Many of the top teams and cross country runners from across the state of Minnesota also ran unattached from their high school-sponsored programs at a pseudo state meet at Atwater Golf Club.
The question has been asked often during the last six months: when the pandemic is over, will things look the same for the Minnesota State High School League?
IN THE RED
The MSHSL has had extensive discussions around membership dues in recent months. Many schools in the metro area are facing around 300% increases in MSHSL bills through a combination of fee increases and new fees.
With the loss of the boys basketball state tournament and all spring sports in 2020, the League’s 2019-20 budget listed $9,167,422 in revenue and $9,574,850 in expenses, putting the MSHSL about $400,000 in the red.
That was before the decision was made to not host fall state tournaments. The deficit growing into the millions.
That was with the MSHSL membership fee increasing to $110 and the fee per activity also increasing to $110. By February of 2020, those numbers were $120. This fall, those numbers were bumped up to $160.
A new COVID-19 fee introduced in September billed high schools with enrollment between 1,234 and 3,276 students, the 64 largest schools, with two payments of $5,500, totaling $11,000.
The first COVID-19 installment was due Nov. 30 with the second due on Feb. 28. These payments from every high school across the state, ranging from $1,000 to $11,000, will generate $3.11 million along with the $1.9 million in current membership fees, for about $5 million.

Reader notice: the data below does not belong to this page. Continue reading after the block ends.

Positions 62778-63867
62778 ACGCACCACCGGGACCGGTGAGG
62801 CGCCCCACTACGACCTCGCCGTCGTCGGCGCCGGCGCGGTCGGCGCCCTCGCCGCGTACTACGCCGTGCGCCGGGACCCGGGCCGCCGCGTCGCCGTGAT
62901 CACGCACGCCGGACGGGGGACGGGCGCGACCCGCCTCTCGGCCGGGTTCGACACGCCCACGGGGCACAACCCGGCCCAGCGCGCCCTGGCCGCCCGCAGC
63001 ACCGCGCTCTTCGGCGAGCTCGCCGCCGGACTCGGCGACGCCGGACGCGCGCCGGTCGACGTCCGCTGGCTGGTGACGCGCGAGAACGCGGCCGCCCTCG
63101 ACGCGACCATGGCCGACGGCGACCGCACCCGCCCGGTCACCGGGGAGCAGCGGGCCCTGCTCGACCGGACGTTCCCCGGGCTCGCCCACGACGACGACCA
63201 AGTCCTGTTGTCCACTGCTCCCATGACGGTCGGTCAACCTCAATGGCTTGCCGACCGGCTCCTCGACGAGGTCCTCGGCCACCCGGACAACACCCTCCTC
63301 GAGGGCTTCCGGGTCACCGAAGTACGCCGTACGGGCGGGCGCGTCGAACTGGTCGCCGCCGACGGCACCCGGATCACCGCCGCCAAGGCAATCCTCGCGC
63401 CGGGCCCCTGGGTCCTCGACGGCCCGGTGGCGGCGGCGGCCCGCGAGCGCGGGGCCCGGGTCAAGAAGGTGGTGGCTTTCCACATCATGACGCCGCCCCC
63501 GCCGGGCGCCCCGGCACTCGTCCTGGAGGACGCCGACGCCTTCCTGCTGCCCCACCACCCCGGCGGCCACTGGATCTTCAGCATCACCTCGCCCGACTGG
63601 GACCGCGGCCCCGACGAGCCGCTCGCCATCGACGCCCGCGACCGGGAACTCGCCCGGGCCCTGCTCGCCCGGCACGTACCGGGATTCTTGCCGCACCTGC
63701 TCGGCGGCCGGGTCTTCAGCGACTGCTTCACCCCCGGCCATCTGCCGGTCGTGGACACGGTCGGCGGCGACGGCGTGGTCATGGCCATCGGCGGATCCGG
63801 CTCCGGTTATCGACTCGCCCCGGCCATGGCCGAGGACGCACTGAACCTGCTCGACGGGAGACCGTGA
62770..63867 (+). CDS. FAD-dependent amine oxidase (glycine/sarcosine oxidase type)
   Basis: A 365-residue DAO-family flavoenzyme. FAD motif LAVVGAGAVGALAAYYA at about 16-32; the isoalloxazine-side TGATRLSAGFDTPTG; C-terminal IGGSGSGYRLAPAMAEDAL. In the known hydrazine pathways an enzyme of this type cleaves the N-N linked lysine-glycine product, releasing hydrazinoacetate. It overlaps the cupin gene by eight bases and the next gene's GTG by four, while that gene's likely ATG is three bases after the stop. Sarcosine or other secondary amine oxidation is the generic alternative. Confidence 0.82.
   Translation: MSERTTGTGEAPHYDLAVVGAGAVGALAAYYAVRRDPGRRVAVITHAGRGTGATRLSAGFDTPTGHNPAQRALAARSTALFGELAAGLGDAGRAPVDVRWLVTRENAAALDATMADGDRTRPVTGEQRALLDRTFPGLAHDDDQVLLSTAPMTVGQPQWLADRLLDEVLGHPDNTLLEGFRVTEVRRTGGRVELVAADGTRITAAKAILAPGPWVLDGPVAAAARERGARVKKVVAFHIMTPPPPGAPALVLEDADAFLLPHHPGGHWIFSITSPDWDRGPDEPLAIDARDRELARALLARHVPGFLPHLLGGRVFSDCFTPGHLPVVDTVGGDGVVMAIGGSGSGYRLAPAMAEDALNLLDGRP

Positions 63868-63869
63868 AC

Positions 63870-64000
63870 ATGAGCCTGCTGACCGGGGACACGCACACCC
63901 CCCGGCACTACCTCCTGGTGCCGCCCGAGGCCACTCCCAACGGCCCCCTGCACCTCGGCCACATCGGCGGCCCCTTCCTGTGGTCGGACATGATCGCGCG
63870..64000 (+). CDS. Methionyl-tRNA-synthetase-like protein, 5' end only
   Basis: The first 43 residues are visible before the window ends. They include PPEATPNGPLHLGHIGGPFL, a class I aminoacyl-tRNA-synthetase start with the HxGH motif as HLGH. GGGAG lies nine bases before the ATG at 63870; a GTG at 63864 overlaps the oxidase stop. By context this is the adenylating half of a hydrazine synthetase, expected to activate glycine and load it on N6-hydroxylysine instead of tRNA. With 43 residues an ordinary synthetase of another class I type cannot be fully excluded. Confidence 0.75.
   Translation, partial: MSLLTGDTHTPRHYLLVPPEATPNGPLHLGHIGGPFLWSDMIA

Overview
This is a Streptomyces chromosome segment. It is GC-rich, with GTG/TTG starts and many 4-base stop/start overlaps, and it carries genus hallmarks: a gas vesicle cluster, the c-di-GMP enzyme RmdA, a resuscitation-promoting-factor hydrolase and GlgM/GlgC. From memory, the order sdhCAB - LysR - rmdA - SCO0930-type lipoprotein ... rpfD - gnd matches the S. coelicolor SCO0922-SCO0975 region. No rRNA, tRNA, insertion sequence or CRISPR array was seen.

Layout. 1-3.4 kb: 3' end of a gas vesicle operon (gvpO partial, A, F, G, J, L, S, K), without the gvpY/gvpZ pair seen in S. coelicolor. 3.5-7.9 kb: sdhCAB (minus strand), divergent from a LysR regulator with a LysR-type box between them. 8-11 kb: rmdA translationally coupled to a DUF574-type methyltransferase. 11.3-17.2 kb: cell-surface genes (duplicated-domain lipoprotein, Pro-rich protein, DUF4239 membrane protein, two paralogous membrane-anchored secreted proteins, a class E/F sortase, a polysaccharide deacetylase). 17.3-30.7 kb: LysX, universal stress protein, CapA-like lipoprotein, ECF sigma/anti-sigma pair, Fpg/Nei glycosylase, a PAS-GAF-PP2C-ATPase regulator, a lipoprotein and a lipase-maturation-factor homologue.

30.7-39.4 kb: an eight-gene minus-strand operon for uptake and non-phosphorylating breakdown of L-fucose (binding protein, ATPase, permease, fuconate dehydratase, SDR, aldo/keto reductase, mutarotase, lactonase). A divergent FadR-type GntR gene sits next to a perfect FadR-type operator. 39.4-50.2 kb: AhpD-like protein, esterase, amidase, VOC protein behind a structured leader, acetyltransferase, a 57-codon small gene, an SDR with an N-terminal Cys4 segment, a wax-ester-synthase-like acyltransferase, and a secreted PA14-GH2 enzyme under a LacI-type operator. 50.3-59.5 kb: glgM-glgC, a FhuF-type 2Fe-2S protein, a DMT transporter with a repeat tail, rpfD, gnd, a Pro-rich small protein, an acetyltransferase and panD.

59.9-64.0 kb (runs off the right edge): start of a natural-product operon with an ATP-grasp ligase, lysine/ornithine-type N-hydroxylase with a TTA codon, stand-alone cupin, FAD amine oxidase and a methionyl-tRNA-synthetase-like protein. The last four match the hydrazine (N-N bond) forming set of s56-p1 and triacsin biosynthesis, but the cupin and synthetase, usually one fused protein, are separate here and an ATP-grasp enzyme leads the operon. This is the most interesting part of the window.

It is the only way the MSHSL believes it can sustain its roots as a “non-profit voluntary association that provides service, leadership and extra-curricular opportunities to more than 500 member schools. Through interscholastic athletic and fine arts activities, the League’s mission is to provide educational and leadership opportunities for students across its membership of public, private, online, charter and home schools.”
The League consistently ranks among the top state associations across the nation with more than 240,000 high school students participating annually in athletics and fine arts activities.
The fee increase was a kick in the gut to one metro private school coordinator, while another said there was no vision for future models when the MSHSL won’t face the hardships it currently faces with COVID.
If the MSHSL is forced to cancel the 2020-21 winter season, or shift some sports into the spring, thus sports such as baseball and softball happening in the summer, how will teams and athletes respond?
Many in the softball community feel it could be the end of high school softball, or at least a lesser product, at least at the metro-heavy 3A and 4A levels. Top-end players, which pay thousands of dollars for year-round training and travel tournaments outside the state, will end committing to their club teams.
Sydney Schwartz, junior pitcher at Chanhassen High School, who last played a game with the Storm due to COVID in 2018, recently committed to the hometown Gophers. Next summer she is slated to play for the Beverly Bandits 16U Premier team of Illinois.
Opportunities such as this, or even on top Minnesota programs such as Midwest Speed that travel out-of-state, give athletes a better chance to be seen by collegiate coaches than high school programs.
Will athletes choose their club team and bypass the high school season? Will the MSHSL allow for both to co-exist at the same time?
Could we be seeing an end to the MSHSL as it is now?